According to a recent report in The Economic Times, the Solar Energy Corporation of India (SECI) is planning a 2000 MWh standalone energy storage system to be built and operated by the private sector. The state-owned solar energy focused corporation said the projects will be set up on a build-own-operate (BOO) basis with a 25-year agreement.
India has announced ambitious renewable energy targets (mainly for solar and wind sources) of 175 GW by 2022, 275 GW by 2027, and 450 GW by 2030. However, the capacity value of these variable renewable energy sources is limited without grid-scale energy storage.
Last month, India’s state-run power utility, NTPC, invited expressions of interest from domestic and global companies for 1000 MWh of grid-connected battery energy storage system (BESS) on the premises of its power projects across India. According to a study, the cost for storage was estimated at US$203/kWh in 2020 which will reduce to US$134/kWh in 2025.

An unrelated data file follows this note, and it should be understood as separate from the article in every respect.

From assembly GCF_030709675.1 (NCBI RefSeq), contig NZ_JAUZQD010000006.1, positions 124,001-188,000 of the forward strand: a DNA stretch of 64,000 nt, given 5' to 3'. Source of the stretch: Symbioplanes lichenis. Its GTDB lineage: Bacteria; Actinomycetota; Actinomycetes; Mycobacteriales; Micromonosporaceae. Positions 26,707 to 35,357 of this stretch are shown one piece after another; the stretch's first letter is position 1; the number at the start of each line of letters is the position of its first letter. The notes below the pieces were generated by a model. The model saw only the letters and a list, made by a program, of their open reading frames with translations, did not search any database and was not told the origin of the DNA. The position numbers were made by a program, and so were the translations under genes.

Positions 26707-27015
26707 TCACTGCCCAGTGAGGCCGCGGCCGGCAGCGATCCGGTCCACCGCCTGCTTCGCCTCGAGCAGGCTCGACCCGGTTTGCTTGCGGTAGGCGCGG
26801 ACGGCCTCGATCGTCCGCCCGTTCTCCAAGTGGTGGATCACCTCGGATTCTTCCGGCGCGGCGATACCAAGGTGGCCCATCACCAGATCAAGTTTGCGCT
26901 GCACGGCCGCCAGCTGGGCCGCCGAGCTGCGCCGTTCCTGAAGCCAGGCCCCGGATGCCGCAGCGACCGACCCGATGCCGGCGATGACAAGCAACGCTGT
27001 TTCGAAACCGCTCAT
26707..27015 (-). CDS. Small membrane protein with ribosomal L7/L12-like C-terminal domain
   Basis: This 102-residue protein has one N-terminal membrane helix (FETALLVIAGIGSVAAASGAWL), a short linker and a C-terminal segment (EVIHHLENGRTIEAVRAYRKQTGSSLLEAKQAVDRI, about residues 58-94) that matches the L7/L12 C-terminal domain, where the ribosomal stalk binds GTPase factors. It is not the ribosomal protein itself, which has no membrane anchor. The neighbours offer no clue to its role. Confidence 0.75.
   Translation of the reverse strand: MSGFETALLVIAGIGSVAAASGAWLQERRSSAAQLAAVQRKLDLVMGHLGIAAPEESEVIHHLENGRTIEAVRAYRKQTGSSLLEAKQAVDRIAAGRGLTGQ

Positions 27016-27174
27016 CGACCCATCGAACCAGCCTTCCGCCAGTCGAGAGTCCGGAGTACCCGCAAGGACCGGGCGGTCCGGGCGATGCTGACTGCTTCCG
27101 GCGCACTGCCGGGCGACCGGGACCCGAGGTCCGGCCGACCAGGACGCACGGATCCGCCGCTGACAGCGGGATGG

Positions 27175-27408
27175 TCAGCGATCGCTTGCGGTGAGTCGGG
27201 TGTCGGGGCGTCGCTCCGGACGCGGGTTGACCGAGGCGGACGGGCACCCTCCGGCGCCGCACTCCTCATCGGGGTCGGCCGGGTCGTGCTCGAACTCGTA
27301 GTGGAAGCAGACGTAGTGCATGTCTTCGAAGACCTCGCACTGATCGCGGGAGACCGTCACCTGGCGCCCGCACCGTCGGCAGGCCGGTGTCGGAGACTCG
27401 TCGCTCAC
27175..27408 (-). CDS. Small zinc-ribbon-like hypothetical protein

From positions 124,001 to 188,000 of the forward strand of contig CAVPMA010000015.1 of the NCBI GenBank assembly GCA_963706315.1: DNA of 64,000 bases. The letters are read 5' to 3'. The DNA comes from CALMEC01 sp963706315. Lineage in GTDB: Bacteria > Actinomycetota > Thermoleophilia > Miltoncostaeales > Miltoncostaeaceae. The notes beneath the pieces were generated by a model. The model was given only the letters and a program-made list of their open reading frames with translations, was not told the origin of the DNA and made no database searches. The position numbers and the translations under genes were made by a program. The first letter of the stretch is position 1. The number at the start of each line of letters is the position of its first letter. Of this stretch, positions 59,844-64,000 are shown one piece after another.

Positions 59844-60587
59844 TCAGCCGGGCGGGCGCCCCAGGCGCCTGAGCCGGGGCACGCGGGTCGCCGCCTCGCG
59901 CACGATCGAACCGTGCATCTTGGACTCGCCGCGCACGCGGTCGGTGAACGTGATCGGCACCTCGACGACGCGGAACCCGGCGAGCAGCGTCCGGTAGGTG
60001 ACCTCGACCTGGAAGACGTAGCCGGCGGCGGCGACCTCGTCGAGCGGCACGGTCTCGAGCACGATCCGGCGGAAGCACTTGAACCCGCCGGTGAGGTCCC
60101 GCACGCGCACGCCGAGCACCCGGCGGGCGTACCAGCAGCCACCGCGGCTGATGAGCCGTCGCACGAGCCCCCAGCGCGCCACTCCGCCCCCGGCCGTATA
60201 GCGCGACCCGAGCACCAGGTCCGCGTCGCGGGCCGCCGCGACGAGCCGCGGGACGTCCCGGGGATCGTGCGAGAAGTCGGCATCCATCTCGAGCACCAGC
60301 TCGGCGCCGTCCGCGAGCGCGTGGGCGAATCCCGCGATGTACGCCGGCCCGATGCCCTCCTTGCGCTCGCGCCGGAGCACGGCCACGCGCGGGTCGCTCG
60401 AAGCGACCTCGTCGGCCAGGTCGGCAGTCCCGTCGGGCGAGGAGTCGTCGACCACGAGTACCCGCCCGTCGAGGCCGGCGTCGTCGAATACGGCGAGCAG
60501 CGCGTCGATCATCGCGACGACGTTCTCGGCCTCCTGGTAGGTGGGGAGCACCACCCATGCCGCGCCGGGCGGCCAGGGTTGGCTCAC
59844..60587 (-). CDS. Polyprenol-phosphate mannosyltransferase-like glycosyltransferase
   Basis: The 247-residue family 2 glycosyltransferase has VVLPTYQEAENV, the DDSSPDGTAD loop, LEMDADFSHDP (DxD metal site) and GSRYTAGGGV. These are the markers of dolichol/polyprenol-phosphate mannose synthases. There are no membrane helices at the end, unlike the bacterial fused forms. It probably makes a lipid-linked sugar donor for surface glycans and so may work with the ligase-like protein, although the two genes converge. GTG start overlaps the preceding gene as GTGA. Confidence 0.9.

Editor’s note: The cost of storage reflected above may seem exorbitant but must be understood to be the capital cost of the storage unit divided by its capacity in a single charge. This means that the more times it is charged and discharged, the lower the real cost of storage becomes.